According to the Centers for Disease Control, one in every 68 children has been identified with autism. It is believed 10 percent of children with autism are savants; children with extraordinary skills in math memory, art and music.
Meet an exceptional young man from the East Bay named Conrad.
The 6-year-old loves to play a game he calls "how many zeros?" KTVU's Claudine Wong told him a number and he would tell her how many zeros the number had in it. We're talking big numbers.
He can recite up to 600 million zeros and name each one and then if you ask him how many zeros in centillion and the other way around. This means that if you give him the number of zeros he can give you the name of that number.
Conrad is just six years-old, but his mom says the last year was an adventure.
"It comes in explosions and next year it will be a new one or next week lately its almost like every other week something new happens," said Conrad's mother Carolyn Fok.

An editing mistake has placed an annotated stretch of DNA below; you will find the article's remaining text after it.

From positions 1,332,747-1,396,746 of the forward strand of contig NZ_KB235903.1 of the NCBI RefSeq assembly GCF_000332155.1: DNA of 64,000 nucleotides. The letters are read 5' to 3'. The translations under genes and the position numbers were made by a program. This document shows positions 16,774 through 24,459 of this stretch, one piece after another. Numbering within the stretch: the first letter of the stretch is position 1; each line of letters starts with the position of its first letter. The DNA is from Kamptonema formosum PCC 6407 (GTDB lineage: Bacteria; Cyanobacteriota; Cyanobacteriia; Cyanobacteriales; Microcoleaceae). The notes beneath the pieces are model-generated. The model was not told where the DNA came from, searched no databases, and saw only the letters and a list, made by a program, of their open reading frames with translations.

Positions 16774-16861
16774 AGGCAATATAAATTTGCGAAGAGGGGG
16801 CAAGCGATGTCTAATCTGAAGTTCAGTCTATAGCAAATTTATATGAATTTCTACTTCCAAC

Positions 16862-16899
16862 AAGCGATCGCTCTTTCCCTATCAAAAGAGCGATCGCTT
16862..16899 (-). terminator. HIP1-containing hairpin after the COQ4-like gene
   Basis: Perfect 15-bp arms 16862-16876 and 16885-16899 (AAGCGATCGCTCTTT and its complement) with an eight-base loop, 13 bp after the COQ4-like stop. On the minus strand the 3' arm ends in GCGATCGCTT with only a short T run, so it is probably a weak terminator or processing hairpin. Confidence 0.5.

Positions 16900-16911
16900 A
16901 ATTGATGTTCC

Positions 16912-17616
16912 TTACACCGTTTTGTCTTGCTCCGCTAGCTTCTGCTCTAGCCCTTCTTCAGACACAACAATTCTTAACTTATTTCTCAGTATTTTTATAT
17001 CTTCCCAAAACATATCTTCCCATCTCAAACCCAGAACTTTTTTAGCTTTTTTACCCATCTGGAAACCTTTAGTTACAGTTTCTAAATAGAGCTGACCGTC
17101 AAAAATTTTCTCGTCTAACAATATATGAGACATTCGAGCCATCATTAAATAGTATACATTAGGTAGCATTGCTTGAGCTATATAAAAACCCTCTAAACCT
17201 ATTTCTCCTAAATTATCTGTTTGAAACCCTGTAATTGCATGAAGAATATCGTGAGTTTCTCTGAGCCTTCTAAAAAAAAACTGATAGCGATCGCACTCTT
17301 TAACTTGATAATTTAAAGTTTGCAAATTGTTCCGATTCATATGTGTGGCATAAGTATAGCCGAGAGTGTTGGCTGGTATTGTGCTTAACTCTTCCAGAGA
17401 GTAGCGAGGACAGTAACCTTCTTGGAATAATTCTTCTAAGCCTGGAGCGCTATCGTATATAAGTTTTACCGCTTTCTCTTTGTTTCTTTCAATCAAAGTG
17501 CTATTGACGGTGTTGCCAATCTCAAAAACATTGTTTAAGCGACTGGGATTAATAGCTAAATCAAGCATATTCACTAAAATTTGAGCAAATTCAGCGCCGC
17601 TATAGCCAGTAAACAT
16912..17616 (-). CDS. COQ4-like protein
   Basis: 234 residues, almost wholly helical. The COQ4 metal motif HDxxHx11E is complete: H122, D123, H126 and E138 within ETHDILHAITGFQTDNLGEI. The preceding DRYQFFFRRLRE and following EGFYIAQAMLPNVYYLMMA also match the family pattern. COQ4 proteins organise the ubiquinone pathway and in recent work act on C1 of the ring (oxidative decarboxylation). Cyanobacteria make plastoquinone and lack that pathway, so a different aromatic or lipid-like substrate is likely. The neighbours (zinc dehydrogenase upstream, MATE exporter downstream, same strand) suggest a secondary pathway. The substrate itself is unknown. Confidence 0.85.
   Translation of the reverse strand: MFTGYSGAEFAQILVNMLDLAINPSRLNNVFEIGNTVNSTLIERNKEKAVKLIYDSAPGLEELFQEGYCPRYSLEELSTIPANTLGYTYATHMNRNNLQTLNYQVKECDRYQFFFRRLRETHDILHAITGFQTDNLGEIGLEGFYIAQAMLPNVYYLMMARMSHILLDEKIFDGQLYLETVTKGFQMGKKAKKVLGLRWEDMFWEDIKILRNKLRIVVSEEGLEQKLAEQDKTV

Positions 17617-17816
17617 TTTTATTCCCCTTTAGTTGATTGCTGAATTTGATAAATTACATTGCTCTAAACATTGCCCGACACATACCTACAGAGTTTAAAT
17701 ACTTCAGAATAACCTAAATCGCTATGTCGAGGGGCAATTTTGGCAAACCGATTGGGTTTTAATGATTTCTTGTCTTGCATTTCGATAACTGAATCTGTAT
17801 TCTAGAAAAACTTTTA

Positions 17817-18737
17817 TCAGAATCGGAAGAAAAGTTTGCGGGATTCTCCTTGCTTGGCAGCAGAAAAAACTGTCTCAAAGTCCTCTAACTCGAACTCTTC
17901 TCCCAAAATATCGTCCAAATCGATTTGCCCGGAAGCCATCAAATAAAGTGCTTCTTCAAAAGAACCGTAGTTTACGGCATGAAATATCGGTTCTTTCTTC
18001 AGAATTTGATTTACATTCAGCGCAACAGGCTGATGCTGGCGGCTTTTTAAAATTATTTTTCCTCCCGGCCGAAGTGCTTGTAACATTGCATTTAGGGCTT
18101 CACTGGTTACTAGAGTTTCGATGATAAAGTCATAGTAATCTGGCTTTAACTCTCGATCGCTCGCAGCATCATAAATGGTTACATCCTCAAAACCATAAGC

Fok says Conrad was a pretty typical baby, hitting milestones until he was about two and a half. That's when his school started noticing some differences in his social skills. It wasn't too long after that he was diagnosed with autism.
Conrad went to speech therapy, occupational therapy, and got help with socialization. Last year, at the age of five, Fok said something remarkable started happening.
"It began when he was talking to his father on Skype in England and he started having those equations and they started playing these age games if I was 20 how old would you be? And then it would go back and forth that's kind of the conversation they didn't have any other conversation it was just math," she said.
Math wasn't something Conrad had previously been exposed to and even now, his skills are a mystery. He has an incredibly fast recall for numbers and especially likes zeros.
Chinese seems to be his newest skill.
"After the third tutoring he knew how to speak and write up to 1,000 characters after only the third one. He catches on and once he catches on he takes off," Fok said. "Autism is known for a spectrum but it's known for its spectrum of impairments but there is a spectrum of gifts."
Conrad's mom says she is determined to help him explore his gift.